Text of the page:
* "Chew on This: Fifty-Two Inspirational Points to Ponder" is a book of inspirational short stories by Gary Brock and Kelly Tuck, and is available for purchase here!
*Words of wisdom for inspirational thought are at the end of the story!
As soon as I pulled into the funeral home parking lot, I knew I would be there awhile. After circling the parking lot twice, I finally pulled into a parking space and found myself wondering if I should just sign the guest book to avoid the long receiving line. Pushing my normal impatience aside, I decided to get in line, and if it turned out to be too long a wait, I would sign the guest book and then send a card to the family expressing my personal sympathy. Blowing out a long sigh, I headed into the funeral home. I’d a feeling during my drive over it would be a large turnout. That always seemed to be the case for an unexpected death.
As I joined the somber line, I thought back to when I first met Shontae. She was such an inspiration and delight to work with. She always seemed to have a good word, a compliment, some sunshine to spread on a cloudy day, and rainbow to share on a rainy day. There was a wonderful glow that radiated from her to brighten everything around her. I distinctly remembered her telling a discouraged coworker one day, “Breathe in I can and breathe out I can’t. Keep breathing in those I can’s until there is no room for any doubt.”
I was thankful the line was moving at a reasonable pace as I really did want to express my sympathies to her family. The hallway leading to the family area and casket was lined with happy pictures of Shontae through the years. The pictures were so true to her natural uplifting encouragement and sunny personality. Although it was probably not intended when the pictures were selected, they definitely tugged on our heartstrings as many struggled to contain their grief.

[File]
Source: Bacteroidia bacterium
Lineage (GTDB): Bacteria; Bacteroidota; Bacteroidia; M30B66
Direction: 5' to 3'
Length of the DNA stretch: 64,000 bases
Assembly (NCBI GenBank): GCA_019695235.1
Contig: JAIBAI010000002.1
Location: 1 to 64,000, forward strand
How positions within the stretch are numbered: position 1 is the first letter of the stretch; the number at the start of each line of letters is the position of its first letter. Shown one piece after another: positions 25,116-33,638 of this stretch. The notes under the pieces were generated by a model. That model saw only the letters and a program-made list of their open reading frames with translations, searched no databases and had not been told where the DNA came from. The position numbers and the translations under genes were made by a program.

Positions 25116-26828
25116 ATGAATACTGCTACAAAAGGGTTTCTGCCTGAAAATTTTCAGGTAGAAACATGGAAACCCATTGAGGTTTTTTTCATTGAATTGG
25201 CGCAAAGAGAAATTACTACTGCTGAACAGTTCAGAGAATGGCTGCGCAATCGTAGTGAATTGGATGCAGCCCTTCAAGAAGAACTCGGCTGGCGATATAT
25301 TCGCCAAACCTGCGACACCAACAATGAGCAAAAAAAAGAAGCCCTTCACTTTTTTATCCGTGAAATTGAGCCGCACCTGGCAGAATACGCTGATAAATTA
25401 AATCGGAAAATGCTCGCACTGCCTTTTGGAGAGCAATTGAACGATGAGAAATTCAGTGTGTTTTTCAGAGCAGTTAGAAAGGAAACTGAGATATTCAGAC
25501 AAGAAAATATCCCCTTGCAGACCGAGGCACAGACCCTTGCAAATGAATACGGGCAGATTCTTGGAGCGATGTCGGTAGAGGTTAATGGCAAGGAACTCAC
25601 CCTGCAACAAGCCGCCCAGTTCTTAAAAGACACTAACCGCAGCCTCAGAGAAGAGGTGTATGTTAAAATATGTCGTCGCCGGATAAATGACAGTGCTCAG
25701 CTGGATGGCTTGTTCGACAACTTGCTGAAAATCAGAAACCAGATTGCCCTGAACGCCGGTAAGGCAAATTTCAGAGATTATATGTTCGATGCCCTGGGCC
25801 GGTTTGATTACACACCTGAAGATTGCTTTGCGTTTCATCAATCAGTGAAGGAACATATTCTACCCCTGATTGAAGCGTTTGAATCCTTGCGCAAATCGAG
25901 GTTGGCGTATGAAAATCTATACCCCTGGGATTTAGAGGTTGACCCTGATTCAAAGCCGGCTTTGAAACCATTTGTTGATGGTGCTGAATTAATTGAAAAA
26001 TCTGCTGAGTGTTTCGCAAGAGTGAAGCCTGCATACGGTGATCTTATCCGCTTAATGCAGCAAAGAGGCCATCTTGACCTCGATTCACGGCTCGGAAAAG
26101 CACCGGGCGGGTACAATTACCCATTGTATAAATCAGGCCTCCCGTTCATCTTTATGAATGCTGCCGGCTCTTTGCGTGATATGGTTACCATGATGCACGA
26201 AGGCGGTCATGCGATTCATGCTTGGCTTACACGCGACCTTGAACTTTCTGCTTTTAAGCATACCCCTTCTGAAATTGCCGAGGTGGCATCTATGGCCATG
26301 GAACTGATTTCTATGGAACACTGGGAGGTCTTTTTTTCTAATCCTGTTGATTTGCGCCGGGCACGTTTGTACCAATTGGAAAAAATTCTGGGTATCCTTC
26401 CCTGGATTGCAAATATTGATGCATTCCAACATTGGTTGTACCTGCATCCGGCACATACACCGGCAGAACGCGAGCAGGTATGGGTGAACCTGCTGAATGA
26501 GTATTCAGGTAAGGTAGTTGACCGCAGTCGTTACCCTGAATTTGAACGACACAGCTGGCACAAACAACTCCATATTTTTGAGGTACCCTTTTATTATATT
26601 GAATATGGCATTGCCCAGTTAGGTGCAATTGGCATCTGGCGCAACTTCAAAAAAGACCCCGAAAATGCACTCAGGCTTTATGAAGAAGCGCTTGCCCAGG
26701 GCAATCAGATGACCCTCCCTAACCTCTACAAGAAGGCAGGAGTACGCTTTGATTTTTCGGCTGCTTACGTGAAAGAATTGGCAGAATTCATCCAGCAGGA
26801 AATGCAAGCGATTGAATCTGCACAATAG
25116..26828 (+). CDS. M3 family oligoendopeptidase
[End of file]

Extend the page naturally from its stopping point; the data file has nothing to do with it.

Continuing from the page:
While standing in line, I could hear the endearing sentiments for Shontae. Over and over I heard family, friends, and co-workers say how some small expression of encouragement or kindness from Shontae had lifted their day and helped them through difficult times. Sadly, many of the remembrances ended with regret. I couldn’t count how often I heard, “I never got to tell her thank you.” The same heartfelt regret was expressed to the family as those who spoke it shared their condolences.
After speaking to Shontae’s devastated family I slowly headed back to my car, pondering over the wonderful young lady who would never know just how many people she had helped simply by being herself. The more I reflected on Shontae, the more I thought of that small phrase that means so much more than people realize. Thank you, gracias, merci, spasiba, or xiexie. Although the phrase was spoken differently in different cultures and languages, the meaning was the same.
It has been said, “Who knows this morning what will happen this afternoon.” That saying told me right then and there that we should never wait to say thank you since it was an expression of appreciation and gratitude. Shontae taught each and every one of us that had the pleasure of knowing her that…
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WHETHER BIG OR SMALL,
IT IS NEVER TOO SOON TO SAY ‘THANK YOU’
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*Chew On This: Fifty-Two Inspirational Points to Ponder is available for purchase here!